Mikey Garcia Warms Up, Decisions Robert Easter

For just a little while — about two and a half rounds, let’s say — it looked like Robert Easter might give Mikey Garcia some trouble all Saturday night long. But a Garcia knockdown in the 3rd, and a thorough takeover by midfight, reminded us yet that Garcia is an outstanding fighter.

It was a nice bit of lightweight matchmaking on Showtime, and it played out interestingly. Easter gave Garcia some trouble with his length, superior athleticism and game plan, which was to establish an uncomfortable distance for Garcia and make the natural counterpuncher give chase.

But after a right hand/left hook combo that dropped Easter, it was clear Garcia’s excellent boxing brain had figured something out. He had to work his jab, not normally one of his go-to punches, and Easter didn’t disappear after that knockdown: He might have won as many as two more.

For some reason, though, he game plan fell apart and he started, weirdly, just running in circles in the 8th. He then made a foolish decision to trade with Garcia in the 9th, and while it made the fight fun for a while, Easter didn’t get the better of it. After that, he wasn’t competitive again.

Granted, Easter wasn’t likely to win a fight where he was just more active and not landing the showier punches, but it was disappointing to see such a promising effort go sideways.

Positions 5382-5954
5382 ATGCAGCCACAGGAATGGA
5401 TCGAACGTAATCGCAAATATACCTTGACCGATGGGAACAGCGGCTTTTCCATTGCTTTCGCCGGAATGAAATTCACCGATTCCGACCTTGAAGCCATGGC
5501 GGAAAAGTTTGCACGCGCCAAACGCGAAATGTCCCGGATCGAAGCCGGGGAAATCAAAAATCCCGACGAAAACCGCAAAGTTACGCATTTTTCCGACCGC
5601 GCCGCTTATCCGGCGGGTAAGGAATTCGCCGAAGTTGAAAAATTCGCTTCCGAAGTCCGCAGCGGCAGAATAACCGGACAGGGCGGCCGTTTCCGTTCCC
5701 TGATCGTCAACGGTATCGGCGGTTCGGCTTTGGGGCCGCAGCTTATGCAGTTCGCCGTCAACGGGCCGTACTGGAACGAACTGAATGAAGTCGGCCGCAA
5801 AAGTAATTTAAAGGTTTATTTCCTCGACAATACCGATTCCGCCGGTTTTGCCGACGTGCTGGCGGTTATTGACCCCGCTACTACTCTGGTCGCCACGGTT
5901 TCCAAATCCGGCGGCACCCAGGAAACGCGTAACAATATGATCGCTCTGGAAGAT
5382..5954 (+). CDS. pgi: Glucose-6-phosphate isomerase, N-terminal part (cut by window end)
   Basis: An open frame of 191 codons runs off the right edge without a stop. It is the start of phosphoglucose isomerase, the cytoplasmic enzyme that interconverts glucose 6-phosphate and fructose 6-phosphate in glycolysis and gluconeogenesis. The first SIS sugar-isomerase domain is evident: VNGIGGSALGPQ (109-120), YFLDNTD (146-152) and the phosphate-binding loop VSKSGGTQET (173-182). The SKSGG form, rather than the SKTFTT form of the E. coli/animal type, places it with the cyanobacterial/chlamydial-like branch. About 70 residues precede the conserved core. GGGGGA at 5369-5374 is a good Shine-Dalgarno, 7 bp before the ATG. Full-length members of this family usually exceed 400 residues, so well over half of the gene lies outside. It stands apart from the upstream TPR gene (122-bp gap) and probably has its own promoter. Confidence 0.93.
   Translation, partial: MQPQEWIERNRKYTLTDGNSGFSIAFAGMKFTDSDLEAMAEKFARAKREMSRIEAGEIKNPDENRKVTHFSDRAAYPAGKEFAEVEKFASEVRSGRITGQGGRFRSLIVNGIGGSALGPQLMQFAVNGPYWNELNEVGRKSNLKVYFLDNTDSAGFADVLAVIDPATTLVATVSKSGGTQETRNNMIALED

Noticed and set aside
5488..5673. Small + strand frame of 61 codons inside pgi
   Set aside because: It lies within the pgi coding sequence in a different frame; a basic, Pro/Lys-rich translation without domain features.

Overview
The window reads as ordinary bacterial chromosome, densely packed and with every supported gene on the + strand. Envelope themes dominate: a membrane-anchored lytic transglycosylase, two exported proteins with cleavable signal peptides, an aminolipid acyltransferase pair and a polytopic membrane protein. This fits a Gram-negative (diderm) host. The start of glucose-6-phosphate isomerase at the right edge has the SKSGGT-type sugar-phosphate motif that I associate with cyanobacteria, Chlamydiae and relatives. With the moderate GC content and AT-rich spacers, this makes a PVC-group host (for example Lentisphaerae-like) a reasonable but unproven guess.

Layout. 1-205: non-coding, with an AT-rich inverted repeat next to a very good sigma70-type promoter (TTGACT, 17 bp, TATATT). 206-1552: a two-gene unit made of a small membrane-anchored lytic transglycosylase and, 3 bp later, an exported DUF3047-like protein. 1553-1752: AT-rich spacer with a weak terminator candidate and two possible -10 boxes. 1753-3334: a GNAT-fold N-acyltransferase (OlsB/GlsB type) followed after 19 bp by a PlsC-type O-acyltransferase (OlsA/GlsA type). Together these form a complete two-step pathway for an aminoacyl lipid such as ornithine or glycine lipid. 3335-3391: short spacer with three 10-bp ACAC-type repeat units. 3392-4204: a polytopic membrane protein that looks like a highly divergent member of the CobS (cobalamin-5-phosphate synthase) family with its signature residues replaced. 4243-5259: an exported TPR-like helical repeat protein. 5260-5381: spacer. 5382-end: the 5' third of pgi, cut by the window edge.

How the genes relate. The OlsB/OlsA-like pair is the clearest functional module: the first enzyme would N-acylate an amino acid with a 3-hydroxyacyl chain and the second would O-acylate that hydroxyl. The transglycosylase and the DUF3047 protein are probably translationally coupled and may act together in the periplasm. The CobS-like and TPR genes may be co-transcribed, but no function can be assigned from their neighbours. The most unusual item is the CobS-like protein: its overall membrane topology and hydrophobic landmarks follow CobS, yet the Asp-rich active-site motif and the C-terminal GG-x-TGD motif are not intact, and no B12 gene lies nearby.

Garcia said afterward he wants to move up to welterweight to challenge fellow sensation Errol Spence. It’s an intriguing idea, even if a Vasyl Lomachenko bout is more desirable, and even if it’s hard to imagine Garcia, who started at featherweight, having enough power (it’s already evaporated some as he’s moved to lightweight, and wasn’t much in evidence when he moved up to junior welterweight) to challenge at 147. But we ought to know by now not to underestimate Mikey Garcia.

(Mikey Garcia connects on Robert Easter; via)


About Tim Starks

Tim is the founder of The Queensberry Rules and co-founder of The Transnational Boxing Rankings Board (http://www.tbrb.org). He lives in Washington, D.C. He has written for the Guardian, Economist, New Republic, Chicago Tribune and more.